What is Craps?
At a basic level, you are betting on the roll of a dice. When starting the game or when it is “coming out”, the number is off / black, then you bet on the pass line, winning 1:1 when a 7 or 11 is rolled, and losing your wager when a 2, 3, or 12 is rolled. For those who play dice games – especially Settlers of Catan (see below) – it is all about the odds and percentages. If any other number is rolled, that number becomes the Point. Then, the dice roller, or “shooter” as it’s called, wants to roll that number again before a 7 is rolled.
Craps has some of the best odds in the house, especially with the notion of free odds where you can effectively mitigate, but not eliminate, the house advantage (HA). By combining the pass line bet (with a HA of ~1.41%) with free odds (which pay true value, and the HA is 0%), you can amortize the 1.41% over a larger bet – reducing the overall HA closer to 0%!
There are other bets, most common the come bet and place bets, which also bet on numbers being rolled again before a 7. These have similarly low house advantages of 1-2%, up to 4-7% for 5/9 and 4/10. In the middle of the craps table are several more selective bets, known as proposition or “prop” bets. These offer higher payouts of 11:1 or 30:1, but also have much higher house advantages of 10+%. My goal is to minimize my losses, and maximize my entertainment and time, and so I stay away from such bets.
Why Settlers of Catan is great for this game
You may have heard of Settlers of Catan, a great multiplayer strategy board game by Mayfair Games, where players compete to gain resources and build their domains. If you’ve played, you may have noticed the dots below each number in the game. The number of dots represents the different possible ways to roll the stated number (i.e. four dots on the “5” count the four ways to roll a “5” – (1,4), (2,3), (3,2), and (4,1). Most grasp that the more dots means more likelihood of rolling that number, but in fact it is exactly the number of ways to roll the number. For example, a “6” has five dots underneath, for the five possible ways.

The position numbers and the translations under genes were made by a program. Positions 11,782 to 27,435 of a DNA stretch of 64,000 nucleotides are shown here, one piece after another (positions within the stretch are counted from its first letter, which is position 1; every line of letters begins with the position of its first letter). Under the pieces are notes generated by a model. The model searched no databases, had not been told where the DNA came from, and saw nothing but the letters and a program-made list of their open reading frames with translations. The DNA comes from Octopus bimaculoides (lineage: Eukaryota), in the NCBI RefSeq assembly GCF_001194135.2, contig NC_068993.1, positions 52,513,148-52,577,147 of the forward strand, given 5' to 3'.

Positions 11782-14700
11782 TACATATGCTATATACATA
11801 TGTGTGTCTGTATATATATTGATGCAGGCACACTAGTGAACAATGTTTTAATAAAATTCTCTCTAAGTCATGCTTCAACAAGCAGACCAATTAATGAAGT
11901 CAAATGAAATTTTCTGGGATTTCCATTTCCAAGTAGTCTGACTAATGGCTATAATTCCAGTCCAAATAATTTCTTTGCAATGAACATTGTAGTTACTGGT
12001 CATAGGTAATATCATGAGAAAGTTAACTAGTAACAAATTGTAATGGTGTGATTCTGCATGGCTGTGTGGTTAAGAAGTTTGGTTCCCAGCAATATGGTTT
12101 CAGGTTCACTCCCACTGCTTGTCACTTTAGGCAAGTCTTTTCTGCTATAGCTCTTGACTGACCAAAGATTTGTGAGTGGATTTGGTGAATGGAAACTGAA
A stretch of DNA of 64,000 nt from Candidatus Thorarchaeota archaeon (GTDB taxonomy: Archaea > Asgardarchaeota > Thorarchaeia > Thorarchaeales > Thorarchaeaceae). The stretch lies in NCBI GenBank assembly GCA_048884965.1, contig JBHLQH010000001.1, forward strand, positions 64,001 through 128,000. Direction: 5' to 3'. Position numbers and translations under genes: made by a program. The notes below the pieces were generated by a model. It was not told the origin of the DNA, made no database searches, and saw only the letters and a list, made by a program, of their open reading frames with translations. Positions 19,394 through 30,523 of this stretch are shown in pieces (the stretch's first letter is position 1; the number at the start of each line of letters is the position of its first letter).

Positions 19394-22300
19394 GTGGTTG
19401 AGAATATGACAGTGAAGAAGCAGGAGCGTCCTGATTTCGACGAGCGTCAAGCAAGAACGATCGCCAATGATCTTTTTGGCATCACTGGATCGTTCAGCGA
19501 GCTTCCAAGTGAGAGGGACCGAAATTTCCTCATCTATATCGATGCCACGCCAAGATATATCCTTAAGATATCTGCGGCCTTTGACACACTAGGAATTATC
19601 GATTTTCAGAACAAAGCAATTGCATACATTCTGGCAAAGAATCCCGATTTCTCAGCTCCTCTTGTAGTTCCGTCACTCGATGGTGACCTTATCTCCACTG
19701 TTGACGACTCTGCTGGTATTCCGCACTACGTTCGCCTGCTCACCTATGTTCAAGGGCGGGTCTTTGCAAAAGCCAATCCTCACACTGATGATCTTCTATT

Catan teaches you the probabilities, making it easier to connect the numbers and odds. Since craps compares everything to a 7 (with 6 ways), you can easily tell payouts by dividing those 6 ways to lose by the 3-5 ways of winning. For example, if the number is 5, you want a 5 to be rolled again, before a 7 is rolled. There are four ways (above) to win, and 6 ways to lose (since there are 6 ways to roll a 7), out of a possible 36 dice combinations.
Thus, if you have free odds, the house will pay out $3 for every $2 wagered on those free odds, calculated by dividing the six chances to lose by the four ways to win. You can never truly eliminate the house advantage in craps (otherwise they wouldn’t be profitable) but you can certainly reduce it by using free odds.
Or, if you’ve never played Settlers of Catan, try it yourself through the various resources available online! See below for more information.
Studying and My Craps Experience
Craps is important to me because it was the first game that I learned specifically for a casino. A couple months before my 22nd birthday, I studied Wikipedia and Wizard of Odds daily to understand all the various components, odds, percentages, and options of craps. I used Wizard’s craps simulator, and set off for the Venetian in my second ever Vegas trip. (I discount my first trip, as it was more exploratory, checking out all the casinos and taking advantage of all the American Casino Guide coupons).
The Venetian, due to the time of year, had a higher-than-desired $15 minimum, but I played for several hours. I stuck to what I was “taught” – the lowest house advantage bets, which were pass line, free odds (which were the standard 3x/4x/5x at the time) and place bets on 6 and 8 for $18 apiece. Quite nerve-wracking (for me) to have nearly $100 on the table at a time. Thankfully, I more than doubled my bankroll, winning just under $400. It was an amazing experience, but rarely repeated.
Since then I have attempted my luck at other casinos, and have only achieved it once at a casino in Los Angeles. Playing poker there earned me $40 an hour, but switching to craps and their bizarre dice/card game (thank you California and your regulation) netted me $400 an hour. However, I have also lost several times, and limit my play. The stress and heart palpitations during the dice roll are a bit overwhelming. I experience this on a regular basis, be it for a $5 bet or a $50 roll.
Craps is a game that looks complex, but can be distilled to a very basic level and simple to learn. It’s fun to try and explore. Find it for $5 (or even less at $3!) on the Las Vegas Strip. Most of the nicer casinos in Las Vegas, and other stand-alone casinos on the east coast, will have minimums closer to $15-$25, or even $50-$100 during high traffic times. This game is designed for those who can weather big swings, have an appetite for risk, and want to engage with both other players and craps croupiers. It will always be a fond memory for me, and I will try it from time to time, but I reserve my bankroll for other opportunities.
Featured Image from Pixabay, by fielperson
What do you think of my standpoint on Craps? Have any questions? Let me know in the comments, or reach me directly at TheHotelion@gmail.com! Like my posts? See more here, on TravelUpdate! Follow me on Facebook (The Hotelion) or on Twitter and Instagram: @TheHotelion